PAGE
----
Favorite screenplays: The Poseidon Adventure part 1
The Poseidon Adventure was the first new, “grown up” movie I ever saw. I think the last movie I had seen previous to it was The Aristocats. People generally feel The Poseidon Adventure to be ham-fisted, stale and clunky, but in the winter of 1973 it was pretty mind-blowing, especially to an 11-year-old boy, and it changed the way I felt about movies forever. I would never be happy with Herbie Rides Again or The Apple Dumpling Gang after I had seen mass death and gripping adventure in the passageways of a capsized ocean liner.
The early 1970s was a good time to be a young teenaged boy going to the movies. The Poseidon Adventure was rated PG, despite having a lot of swearing, gruesome deaths and children in peril. Papillon, also PG, featured beheadings, stabbings, anal sex, lepers and an island of topless natives. The Seven Ups, again PG, had drug use, corrupt cops, a landmark chase and even a strip club scene.
My father had read the novel of The Poseidon Adventure and greatly wanted to see the movie, and, for some reason, he had charge of the children on New Year’s Even 1972. He packed us into the Buick and took us off to a neighboring town (our town was too small to have a first-run theater) to catch the movie at the 10:00 show, but it was sold out. Instead, we went to the midnight show, which made the whole thing more exciting to me. I was seeing a grown-up movie, set in an ocean liner at midnight on New Year’s Eve, at midnight on New Year’s Eve.
Afterward, my father took us out for dessert at a 24-hour diner. He let us know that the movie had displeased him. He found it base, crass and sluggish. Me, I was still stunned. I had just spent two hours in a capsized ocean liner, I could barely believe what I’d seen. My father asked me what I liked about the movie. I said “I liked the fat lady,” and my father drew his head haught, sniffed and said “That fat lady was Shelley Winters.”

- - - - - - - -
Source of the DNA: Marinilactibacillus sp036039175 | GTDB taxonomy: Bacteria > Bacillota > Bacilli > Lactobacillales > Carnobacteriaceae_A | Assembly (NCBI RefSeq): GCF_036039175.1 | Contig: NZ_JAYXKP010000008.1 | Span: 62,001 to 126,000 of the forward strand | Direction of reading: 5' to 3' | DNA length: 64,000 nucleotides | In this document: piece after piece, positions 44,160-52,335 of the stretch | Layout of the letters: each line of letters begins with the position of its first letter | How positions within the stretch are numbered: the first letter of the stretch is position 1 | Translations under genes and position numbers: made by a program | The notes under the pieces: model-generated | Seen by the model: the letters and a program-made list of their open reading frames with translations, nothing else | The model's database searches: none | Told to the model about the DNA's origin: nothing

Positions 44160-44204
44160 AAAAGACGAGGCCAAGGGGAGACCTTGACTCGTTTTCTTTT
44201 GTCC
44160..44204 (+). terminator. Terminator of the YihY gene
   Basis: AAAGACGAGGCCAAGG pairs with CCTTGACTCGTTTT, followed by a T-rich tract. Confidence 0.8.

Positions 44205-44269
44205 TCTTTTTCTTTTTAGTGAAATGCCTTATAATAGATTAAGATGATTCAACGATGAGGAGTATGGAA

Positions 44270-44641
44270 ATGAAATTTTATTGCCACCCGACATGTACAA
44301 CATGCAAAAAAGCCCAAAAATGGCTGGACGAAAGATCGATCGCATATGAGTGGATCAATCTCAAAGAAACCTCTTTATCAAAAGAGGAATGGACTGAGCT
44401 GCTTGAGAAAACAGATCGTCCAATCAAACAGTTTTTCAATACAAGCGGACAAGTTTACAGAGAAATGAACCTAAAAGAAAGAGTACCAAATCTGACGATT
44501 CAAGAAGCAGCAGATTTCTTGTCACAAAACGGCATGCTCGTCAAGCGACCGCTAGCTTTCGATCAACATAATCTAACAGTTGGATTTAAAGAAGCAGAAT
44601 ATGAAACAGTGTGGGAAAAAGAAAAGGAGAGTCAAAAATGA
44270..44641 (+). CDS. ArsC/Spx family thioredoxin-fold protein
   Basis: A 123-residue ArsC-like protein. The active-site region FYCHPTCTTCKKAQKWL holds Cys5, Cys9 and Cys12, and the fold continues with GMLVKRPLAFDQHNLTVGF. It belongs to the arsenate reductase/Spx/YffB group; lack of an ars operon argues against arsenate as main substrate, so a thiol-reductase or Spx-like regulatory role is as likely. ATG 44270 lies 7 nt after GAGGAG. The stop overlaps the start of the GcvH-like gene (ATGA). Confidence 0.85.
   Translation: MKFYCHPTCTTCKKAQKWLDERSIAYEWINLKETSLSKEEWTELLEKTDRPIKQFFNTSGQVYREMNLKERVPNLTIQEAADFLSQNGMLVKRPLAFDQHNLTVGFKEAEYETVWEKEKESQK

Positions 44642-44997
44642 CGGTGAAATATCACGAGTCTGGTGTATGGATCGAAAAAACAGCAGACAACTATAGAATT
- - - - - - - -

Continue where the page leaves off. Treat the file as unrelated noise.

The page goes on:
Many years later in the day of DVD, I bought The Poseidon Adventure to relive my childhood thrills and to see how it held up. I found that, yes, the script is ham-fisted, crass and obvious, but I also found that it was earnest, thrilling and compelling. More than that, I found it contained a metaphor, something that was new to me at the time.
The ship is upside-down. Is that mere contrivance, or does it mean something? It’s true, there is no “movie” if the ship is not upside-down, but why upside-down, why not “sinking” or “on fire?” I found that if I extended the conceit two little words further, that the ship is a ship “of state,” the movie became a startling parable of American life.
Keep in mind this is Christmas 1972. In spite of the Watergate break-in and the unending misery of the war in Viet Nam, Richard Nixon had just been elected — in a massive landslide — to his second term of office. The ship of state, many felt, was, indeed, upside-down.
But let’s move past America for a moment. In 1972 the world felt upside-down. The wounds of the 1960s were still raw, the era of the oil sheiks was blossoming, the sexual revolution was changing the way everyone thought about everything. What was certain? What was stable? How could one deal with the enormous changes working their might on people?
And then, in Hollywood, the movie business felt upside-down. Three years after Easy Rider, 1972 was a high-water mark of “nobody knows what the hell is going on any more.” Old-style Hollywood glamour was out, gritty naturalism was in. John Wayne was no longer a movie star, Dustin Hoffman was. The posters read “WHO WILL SURVIVE,” Hollywood could have been addressing itself.
Watching the movie again the other day with my son, 10, brought other aspects of the production to light. The 1970s gritty naturalism I mentioned before is almost entirely absent from The Poseidon Adventure — from the production design to the direction to the casting, it’s Old Hollywood Glamour all the way. With the curious exception of one actor. Gene Hackman, playing the lead, playing the rebellious priest, had just won an Oscar for The French Connection, and was the personification of the New Hollywood leading man — unhandsome, un-ingratiating, and possessed of real talent. An anti-star. In putting Gene Hackman in charge of the boat’s crew of Hollywood Dependables, the movie wears its heart on its sleeve — it’s a movie about New Hollywood leading Old Hollywood to the sunlight.